Miami-Dade Firefighters: Health Insurance Subsidies

By Gary Gonzalez

Hello. I'm Retired Battalion Chief Gary Gonzalez, and today, I'm just taking it easy, reading a great book. Back when I retired in 2009, I knew I needed a retirement that was as worry- and stress-free as I could make it so that I could enjoy my retirement without the financial concerns that so many of us have.

One of those big concerns is the cost of health insurance and what we have available to help us with those costs in retirement, and that's what I want to talk to you about today. It's one of those areas where we hear a lot of misunderstandings about what we have available to us to help offset the burden of those costs.

3 Sources of Insurance Subsidies

So let's dive right into it. It's important to know that there are three sources of insurance subsidies potentially available to you. The first is the health insurance subsidy that is provided to all vested FRS employees by the state of Florida. Under this subsidy, you receive a monthly benefit of $5 for each year of creditable service, for a minimum of $30 and a maximum of $150 per month.

That's a nice chunk of change to apply to your monthly insurance payments, and thanks to the Pension Protection Act of 2006, you can apply those dollars tax-free up to a maximum of $3,000 per year.

The second benefit is provided by Miami-Dade County—currently, $150 a month for the first 10 years of retirement to all firefighters who have completed 25 years of special risk service or more. It's important to remember that there is no prorating of this benefit. It's all or nothing. If you worked 24 years and 11 months, you do not qualify. You must have completed 25 years of special risk service or more to receive this benefit.

Last, but definitely not least, retirees who are or have been union insurance trust members may be entitled to receive up to $450 a month until age 65 when Medicare kicks in. At that time, the amount is reduced to $225 a month. There are two different participation rules depending on when you were hired: before July 1st, 2000, or after. I'll explain both rules one at a time with examples.

Rule #1: If you were hired before July 1st, 2000, you must have been a union insurance trust member for 25 years or more to qualify for the full benefit. You must have participated at least 20 years to receive any benefit at all, and the percentage you'll receive will be:

3% x Years of Service x Maximum Monthly Subsidy

OK, so under Rule #1, if you worked less than 20 years, you would not receive any supplement. If you worked between 20 and 24 years—let's say 23 years as an example—and you are younger than 65, you would multiply 3% times 23, which is 69%. Then you multiply 69% times $450, and the resulting amount is $310.50.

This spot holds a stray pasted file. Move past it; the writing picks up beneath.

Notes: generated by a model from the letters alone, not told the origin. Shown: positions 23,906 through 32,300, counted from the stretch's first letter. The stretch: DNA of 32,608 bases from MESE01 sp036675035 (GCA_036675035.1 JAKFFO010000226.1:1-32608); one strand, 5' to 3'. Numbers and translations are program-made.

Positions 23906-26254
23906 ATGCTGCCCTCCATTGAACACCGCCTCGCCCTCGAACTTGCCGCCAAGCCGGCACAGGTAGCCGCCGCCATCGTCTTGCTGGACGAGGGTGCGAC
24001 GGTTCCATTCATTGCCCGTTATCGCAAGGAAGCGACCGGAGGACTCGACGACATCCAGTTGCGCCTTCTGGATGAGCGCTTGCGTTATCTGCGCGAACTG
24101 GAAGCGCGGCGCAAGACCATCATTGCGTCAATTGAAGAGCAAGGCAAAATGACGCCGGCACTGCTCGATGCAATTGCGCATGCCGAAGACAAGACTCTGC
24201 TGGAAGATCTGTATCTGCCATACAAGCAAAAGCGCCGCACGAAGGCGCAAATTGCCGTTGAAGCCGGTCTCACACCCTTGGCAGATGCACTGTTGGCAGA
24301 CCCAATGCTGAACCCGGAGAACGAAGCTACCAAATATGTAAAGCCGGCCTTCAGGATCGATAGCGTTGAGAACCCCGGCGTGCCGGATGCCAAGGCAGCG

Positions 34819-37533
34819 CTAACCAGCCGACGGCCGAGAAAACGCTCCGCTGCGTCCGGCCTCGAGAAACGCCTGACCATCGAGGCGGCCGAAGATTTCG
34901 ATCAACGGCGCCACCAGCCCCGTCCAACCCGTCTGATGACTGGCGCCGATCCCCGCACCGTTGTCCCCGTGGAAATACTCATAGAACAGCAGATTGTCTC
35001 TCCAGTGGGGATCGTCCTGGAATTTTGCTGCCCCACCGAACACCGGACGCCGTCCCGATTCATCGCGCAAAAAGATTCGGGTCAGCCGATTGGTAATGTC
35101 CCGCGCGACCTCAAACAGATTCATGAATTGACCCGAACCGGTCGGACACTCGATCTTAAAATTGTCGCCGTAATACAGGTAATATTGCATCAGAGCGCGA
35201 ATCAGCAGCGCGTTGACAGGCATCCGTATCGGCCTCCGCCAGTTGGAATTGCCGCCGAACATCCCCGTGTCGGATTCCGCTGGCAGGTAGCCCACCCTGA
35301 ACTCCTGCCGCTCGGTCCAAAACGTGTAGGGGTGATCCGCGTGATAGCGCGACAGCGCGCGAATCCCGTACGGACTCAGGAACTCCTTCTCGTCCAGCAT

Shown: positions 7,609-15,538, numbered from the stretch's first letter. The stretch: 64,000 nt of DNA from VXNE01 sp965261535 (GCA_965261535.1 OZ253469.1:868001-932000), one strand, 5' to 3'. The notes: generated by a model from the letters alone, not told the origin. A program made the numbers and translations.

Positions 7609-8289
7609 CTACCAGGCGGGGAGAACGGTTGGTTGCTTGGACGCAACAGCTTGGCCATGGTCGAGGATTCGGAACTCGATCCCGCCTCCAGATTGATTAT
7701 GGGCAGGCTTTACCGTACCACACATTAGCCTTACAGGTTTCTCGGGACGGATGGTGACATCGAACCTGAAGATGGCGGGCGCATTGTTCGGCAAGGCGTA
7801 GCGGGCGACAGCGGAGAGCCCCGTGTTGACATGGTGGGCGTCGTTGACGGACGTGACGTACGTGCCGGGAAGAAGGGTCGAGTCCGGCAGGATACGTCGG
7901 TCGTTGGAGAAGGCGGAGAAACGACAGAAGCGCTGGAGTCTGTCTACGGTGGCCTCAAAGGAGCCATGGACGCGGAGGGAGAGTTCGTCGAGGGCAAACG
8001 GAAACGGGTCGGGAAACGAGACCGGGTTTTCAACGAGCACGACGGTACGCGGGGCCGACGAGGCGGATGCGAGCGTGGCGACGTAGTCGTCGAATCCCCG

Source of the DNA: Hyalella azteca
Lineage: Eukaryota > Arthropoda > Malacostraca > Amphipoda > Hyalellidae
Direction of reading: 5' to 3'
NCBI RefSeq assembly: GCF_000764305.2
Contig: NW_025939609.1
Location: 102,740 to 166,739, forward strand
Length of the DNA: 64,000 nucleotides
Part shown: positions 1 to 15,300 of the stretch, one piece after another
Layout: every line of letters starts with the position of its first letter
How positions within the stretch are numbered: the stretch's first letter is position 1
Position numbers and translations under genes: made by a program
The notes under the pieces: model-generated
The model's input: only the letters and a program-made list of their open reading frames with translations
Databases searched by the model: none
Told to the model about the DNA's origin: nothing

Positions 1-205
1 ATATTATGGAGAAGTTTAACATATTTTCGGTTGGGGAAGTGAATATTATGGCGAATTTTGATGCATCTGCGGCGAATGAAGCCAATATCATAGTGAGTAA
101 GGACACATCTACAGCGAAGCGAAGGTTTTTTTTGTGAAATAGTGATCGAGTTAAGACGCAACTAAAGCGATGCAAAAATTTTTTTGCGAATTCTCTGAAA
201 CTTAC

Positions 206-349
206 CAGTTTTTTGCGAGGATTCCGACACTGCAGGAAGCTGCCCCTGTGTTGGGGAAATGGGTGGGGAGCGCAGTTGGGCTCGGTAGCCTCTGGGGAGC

Rule #2: If you were hired after July 1st, 2000, you would have to reach retirement eligibility under FRS guidelines for firefighters hired before July 1st, 2011—namely, age 55 or 25 years of service—to be eligible for this union subsidy. For Rule #2, the multiplier is:

4% x Years of Service x Monthly Subsidy Amount

So a firefighter who retires early, before age 55, with less than 25 years of service, would not receive any union subsidy.

If you meet full retirement eligibility—age 55 or over, or 25 years of special risk service at any age—you would receive the amount equal to 4% times years of service times the monthly subsidy amount for a maximum of $450.

So, using this rule, if you retire at age 55 with 23 years of special risk service, you would receive 4% times 23 years or 92% times $450, which works out to be $414 per month—again, until age 65 when Medicare kicks in. At that point, you would receive $207 a month, which is 92% of $225. See? It's really not that difficult.

Your Deferred Compensation Account and Health Insurance

I'd like to circle back to the Pension Protection Act of 2006 and touch briefly on one of the benefits of funding your deferred compensation account as it relates to health insurance. Your deferred compensation account is a qualified governmental account, and because of this, you can have Nationwide or ICMA send the remainder of the $3,000 allowed annually directly to your insurance provider to take full advantage of the tax-free benefit.

You calculate this amount simply by subtracting the yearly health insurance subsidy you receive from $3,000. I'll elaborate more next time on why I believe funding your deferred compensation account as fully as you are financially capable is so important. So, thanks for watching, and I hope you found this helpful. I'll post a new topic every couple of months or so to keep you informed of benefits available to you as well as pitfalls we see firefighters fall into that you want to make sure you avoid.


If you'd like a copy of A Firefighter's Guide to Retiring from the Miami-Dade Fire Rescue Department that talks about the health insurance subsidy, as well as many other important things you need to know before you retire, just give the office a call at 954-693-0030, and we'll send you a free copy.

A special thank you to Dale Sutton for helping me navigate through the various rules of the union insurance subsidy. As always, if you have any questions or concerns, feel free to contact me at Northstar Financial Planners or on my cellphone. Until next time, be safe out there.

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